Apple and Google dropped "Fortnite" from their app stores Thursday over a dispute about in-game currency, and it soon became apparent that the makers of the hit game had been gearing up for a legal battle. Within hours of the move, Epic Games filed 60-page lawsuits against both companies, and Epic's legal team includes Christine Varney, who ran the Obama-era Justice Department's antitrust division, CNN reports. The lawsuit against Apple accuses the company of "flexing its enormous power in order to impose unreasonable restraints and unlawfully maintain its 100% monopoly over the iOS in-app payment processing market." Epic also released a parody of Apple's famous "1984" ad, casting Apple as the villain and urging viewers to #FreeFortnite.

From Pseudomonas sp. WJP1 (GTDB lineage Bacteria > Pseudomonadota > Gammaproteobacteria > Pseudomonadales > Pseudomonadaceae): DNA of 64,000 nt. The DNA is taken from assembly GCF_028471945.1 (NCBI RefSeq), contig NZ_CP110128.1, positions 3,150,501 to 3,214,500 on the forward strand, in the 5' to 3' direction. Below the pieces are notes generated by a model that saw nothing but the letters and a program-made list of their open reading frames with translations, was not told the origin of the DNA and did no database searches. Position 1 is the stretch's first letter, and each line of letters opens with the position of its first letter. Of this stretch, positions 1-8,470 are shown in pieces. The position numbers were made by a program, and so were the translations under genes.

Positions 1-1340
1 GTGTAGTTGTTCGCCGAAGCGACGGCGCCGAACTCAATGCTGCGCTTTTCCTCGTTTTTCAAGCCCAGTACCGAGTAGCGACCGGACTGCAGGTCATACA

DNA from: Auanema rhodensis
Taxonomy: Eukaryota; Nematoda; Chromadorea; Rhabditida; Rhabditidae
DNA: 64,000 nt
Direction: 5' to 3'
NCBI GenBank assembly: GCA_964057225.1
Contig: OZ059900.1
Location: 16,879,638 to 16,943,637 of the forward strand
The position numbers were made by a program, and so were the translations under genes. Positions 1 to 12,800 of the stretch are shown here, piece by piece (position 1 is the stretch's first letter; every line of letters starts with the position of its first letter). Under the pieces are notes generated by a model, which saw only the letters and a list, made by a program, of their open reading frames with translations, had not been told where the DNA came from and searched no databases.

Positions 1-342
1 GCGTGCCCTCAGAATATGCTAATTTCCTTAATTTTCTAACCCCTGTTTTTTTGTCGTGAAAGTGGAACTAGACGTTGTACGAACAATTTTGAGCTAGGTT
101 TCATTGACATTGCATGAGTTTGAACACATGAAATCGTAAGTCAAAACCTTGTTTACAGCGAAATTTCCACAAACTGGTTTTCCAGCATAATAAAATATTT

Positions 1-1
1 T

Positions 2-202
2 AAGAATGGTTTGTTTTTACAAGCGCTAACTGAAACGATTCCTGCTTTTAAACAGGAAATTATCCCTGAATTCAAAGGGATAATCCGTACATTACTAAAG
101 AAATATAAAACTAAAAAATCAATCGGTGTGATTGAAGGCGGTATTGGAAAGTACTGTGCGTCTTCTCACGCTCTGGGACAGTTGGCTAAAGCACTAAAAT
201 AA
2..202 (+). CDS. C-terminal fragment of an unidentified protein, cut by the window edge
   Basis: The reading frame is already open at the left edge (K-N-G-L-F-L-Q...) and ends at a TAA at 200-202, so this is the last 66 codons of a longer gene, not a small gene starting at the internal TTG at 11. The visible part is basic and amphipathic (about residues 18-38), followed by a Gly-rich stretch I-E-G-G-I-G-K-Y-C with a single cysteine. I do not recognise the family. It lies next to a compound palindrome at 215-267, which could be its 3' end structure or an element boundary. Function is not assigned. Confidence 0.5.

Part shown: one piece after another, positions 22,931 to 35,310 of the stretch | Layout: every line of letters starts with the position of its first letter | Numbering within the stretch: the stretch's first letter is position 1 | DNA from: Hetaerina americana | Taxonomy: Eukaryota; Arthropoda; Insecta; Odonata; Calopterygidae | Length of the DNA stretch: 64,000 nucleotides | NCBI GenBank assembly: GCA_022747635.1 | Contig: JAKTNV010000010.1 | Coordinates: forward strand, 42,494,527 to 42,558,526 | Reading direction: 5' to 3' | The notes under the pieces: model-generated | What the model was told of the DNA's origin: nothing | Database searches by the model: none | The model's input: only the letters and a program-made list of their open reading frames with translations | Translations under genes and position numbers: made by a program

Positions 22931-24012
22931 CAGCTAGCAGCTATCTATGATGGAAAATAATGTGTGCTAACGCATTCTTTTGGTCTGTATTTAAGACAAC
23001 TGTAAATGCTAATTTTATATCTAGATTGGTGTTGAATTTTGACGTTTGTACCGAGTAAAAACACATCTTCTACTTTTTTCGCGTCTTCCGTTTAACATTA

In the lawsuit against Google, which removed the game from the Google Play store hours after Apple pulled it from the App Store, Epic says the company's "Don't be evil" motto has become an "afterthought" and it "is using its size to do evil upon competitors, innovators, customers, and users in a slew of markets it has grown to monopolize." The dispute began after Epic offered "Fortnite" players a 20% discount on in-game currency if they bought it directly from the company, which violated Google and Apple rules. In the lawsuits, Epic says it is fighting to make the app stores fairer for all developers and isn't seeking compensation, though the BBC notes that with Google and Apple taking a 30% cut of all purchases, Epic stands to make tens of millions of dollars if it can bypass them. (Read more Fortnite stories.)